MANAHAWKIN, N.J. — New Jersey Gov. Chris Christie traveled to the Jersey Shore on Thursday to tout the state’s recovery from Hurricane Sandy, returning to an issue that cemented his reputation as a potential 2016 presidential candidate.

But the visit was clouded by the growing political storm over his top advisers’ involvement in causing a days-long traffic jam last year in an apparent act of political retribution. Democratic lawmakers issued 20 new subpoenas Thursday seeking information about the episode, while aides of Christie, a Republican, announced that he has retained legal counsel in the case.

Christie alluded to his troubles in remarks at a volunteer fire company here but pledged to stay focused on governing.

“Nothing will distract me from getting that job done,” he said. “No one, I can assure you, ever told me or anybody on my team that it was going to be easy. It hadn’t been up to this point, and there are all kinds of challenges, as you know, that come every day out of nowhere to test you.”

Christie’s team will face new scrutiny in coming days. On Thursday, the state legislature in Trenton approved two special committees to investigate the September lane closures on the George Washington Bridge. The burgeoning scandal has ensnared several of the governor’s closest aides, who have quit or been fired.

State Democrats said that Bill Stepien and Bridget Anne Kelly — two advisers who were cut loose by Christie last week — would soon be called to testify about their roles in the controversy.


And Assemblyman John Wisniewski, a Democrat who is chairing one of the investigative panels, said more Christie associates should expect to be called as the inquiries continue. His committee issued subpoenas to 17 individuals and three organizations Thursday afternoon. It declined to disclose the names until they are served.

Also Thursday, Christie’s office announced that it has hired Randy Mastro, a former federal prosecutor now at Gibson, Dunn & Crutcher, as outside legal counsel to advise the governor as he faces mounting inquiries.

“Their presence will bring an outside, third-party perspective to the situation, and they will be a valuable asset as we move forward,” Christie’s office said in a statement. “This administration is committed to ensuring that what happened here never happens again.”

Christie acknowledged the increased attention Thursday with a slight nod and a grin at the more than 20 television cameras that were lined up inside the firehouse.

“I suspect there are a few more cameras here today than we might have originally thought for a Sandy event,” he said.

The rest of Christie’s presentation, however, was unusually subdued, a break from the Republican’s often brash and unscripted delivery. He read from prepared remarks and largely stuck to them.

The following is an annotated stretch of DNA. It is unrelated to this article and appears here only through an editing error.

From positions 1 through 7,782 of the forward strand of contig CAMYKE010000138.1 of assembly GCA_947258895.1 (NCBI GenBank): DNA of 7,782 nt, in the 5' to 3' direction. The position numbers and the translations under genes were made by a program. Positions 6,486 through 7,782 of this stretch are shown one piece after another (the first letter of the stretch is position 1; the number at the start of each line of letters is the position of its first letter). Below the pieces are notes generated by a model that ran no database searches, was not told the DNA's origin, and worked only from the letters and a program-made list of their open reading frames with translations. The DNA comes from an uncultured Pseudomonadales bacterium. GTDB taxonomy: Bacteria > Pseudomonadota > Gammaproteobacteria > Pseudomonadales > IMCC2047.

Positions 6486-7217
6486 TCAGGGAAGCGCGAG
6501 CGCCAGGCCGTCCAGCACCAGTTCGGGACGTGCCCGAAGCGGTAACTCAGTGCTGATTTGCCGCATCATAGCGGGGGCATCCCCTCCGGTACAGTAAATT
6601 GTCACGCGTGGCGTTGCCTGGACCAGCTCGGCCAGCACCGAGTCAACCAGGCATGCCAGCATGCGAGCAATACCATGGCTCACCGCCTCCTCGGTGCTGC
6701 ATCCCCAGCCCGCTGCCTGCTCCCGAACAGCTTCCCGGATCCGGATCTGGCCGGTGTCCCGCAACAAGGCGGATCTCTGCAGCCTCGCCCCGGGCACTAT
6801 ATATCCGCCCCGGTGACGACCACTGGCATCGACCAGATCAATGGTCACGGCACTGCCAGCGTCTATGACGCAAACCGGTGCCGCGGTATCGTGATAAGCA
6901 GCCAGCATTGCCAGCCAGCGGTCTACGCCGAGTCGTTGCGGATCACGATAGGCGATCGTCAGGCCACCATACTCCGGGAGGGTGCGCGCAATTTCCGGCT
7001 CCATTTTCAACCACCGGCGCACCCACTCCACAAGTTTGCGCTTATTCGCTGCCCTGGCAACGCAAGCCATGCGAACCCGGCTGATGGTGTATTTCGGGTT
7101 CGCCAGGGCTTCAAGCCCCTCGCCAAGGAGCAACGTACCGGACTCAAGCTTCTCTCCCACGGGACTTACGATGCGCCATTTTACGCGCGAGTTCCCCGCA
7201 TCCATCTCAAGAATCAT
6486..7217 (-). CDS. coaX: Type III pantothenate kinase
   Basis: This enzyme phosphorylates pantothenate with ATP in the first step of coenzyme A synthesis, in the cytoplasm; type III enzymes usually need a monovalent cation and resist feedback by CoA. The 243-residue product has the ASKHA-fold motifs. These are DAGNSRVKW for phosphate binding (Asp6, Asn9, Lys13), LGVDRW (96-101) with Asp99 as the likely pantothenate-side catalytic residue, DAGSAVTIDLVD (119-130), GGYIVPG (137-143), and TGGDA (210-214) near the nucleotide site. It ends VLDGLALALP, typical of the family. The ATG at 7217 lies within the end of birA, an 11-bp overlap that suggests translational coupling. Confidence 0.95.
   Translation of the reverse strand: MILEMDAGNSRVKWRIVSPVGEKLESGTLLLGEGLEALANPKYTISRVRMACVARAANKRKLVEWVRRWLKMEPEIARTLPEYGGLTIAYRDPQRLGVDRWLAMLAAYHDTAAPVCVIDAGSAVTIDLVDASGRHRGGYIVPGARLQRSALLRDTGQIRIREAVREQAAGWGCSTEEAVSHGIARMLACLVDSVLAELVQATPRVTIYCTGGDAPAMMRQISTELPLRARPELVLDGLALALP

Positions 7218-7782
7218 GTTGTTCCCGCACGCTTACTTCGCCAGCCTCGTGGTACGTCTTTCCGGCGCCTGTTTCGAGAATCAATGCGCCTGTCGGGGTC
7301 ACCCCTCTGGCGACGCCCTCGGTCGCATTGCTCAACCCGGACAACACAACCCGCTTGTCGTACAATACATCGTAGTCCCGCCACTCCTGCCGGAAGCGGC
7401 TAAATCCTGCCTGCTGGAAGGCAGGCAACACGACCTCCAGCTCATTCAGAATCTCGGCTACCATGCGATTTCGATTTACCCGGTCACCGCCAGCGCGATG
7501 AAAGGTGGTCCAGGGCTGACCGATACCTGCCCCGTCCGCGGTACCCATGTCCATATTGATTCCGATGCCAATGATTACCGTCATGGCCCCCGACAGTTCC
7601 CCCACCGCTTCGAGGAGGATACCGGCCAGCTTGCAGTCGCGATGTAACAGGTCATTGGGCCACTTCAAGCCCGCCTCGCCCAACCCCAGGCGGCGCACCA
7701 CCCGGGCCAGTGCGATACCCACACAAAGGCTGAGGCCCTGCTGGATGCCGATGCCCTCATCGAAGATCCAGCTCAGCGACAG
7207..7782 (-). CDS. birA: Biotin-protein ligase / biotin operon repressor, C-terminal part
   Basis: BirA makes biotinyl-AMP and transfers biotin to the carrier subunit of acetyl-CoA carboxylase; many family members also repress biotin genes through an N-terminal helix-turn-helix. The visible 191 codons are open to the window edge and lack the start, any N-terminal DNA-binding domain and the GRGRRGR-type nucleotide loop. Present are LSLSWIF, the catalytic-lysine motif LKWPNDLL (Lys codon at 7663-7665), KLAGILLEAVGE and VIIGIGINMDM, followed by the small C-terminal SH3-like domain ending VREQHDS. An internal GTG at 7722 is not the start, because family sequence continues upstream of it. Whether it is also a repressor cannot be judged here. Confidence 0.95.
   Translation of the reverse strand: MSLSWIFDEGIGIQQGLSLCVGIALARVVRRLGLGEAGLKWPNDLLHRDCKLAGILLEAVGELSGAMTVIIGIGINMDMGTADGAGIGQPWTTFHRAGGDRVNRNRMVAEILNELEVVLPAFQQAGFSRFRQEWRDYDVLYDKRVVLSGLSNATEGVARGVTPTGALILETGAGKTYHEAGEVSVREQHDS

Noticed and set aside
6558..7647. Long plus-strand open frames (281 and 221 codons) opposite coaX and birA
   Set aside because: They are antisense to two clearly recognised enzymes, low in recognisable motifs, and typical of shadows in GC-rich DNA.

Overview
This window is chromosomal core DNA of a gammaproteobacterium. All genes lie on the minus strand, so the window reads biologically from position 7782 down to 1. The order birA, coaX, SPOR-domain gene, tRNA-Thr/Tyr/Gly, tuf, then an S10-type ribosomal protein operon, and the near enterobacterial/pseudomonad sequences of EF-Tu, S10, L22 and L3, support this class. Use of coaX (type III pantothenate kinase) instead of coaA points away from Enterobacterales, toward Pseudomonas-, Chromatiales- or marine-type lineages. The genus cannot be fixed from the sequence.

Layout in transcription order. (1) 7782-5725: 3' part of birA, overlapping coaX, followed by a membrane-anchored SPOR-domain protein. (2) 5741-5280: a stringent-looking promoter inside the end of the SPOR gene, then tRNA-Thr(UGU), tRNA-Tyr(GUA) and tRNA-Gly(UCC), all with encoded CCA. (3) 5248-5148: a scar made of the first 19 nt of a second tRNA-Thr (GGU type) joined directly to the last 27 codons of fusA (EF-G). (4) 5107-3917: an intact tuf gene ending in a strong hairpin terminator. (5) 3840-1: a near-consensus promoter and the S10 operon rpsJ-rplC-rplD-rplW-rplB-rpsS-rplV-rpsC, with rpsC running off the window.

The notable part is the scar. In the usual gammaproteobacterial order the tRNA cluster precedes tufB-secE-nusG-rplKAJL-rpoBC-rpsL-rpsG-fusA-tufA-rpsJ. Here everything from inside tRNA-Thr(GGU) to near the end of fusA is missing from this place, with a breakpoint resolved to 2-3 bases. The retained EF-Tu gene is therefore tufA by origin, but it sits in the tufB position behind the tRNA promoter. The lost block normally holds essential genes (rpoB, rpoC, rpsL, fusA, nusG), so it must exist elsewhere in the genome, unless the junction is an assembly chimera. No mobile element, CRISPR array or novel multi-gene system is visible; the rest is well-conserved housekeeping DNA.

“When you take that oath, the tagline at the end is not ‘if everything goes the way it’s supposed to,’ ” Christie said. “The tagline at the end is, ‘So help me, God,’ and I think all of us have thought about that.”

Before addressing the crowd, Christie met privately with a small group of Hurricane Sandy victims from the area. He embraced one of the attendees, Amy Peters, near the podium. Peters lost her home during the storm, which ravaged the state’s coastline in October 2012.

“We’re both maulers,” Peters said later. “We hug in New Jersey.”

Other local residents at the event offered mixed assessments of Christie. Some praised him and said they support him as he attempts to press on. A few complained that he was using the hurricane to deflect attention from the four-day September traffic snarl, which was set in motion possibly as part of an act of punishment against the Democratic mayor of Fort Lee, N.J.

“It’s a joke,” said David Garrison, a Stafford Township employee. “This all,” he added, gesturing to the row of cameras, “is a publicity stunt.”

But Sharon McKenna, a Republican Stafford Township Council member, said of Christie: “People are going after him because he’s a threat. We’re used to him, we get him, but I’m not sure if the rest of the country does.”


Stafford Township Mayor John Spodofora, a Republican, said that, regardless of Christie’s political problems, he will continue to work with the governor on Hurricane Sandy projects. “That’s the priority,” he said.

Christie did not take questions from reporters after his speech, ducking into a black SUV after shaking hands with township officials. His father, Bill Christie, hung around after his son left and spoke with members of the audience about the hurricane and its aftermath.

The stop was the governor’s lone public event Thursday. Christie, who is chairman of the Republican Governors Association, will travel to Florida this weekend to raise money for Republican Gov. Rick Scott, who faces a tough re-election race. On Sunday, he will meet with more than 100 Republican donors at a reception held by Ken Langone, the billionaire co-founder of Home Depot.

On Tuesday, Christie will be sworn in for a second term at a ceremony in Trenton, N.J., and will then hold an evening gala at Ellis Island.

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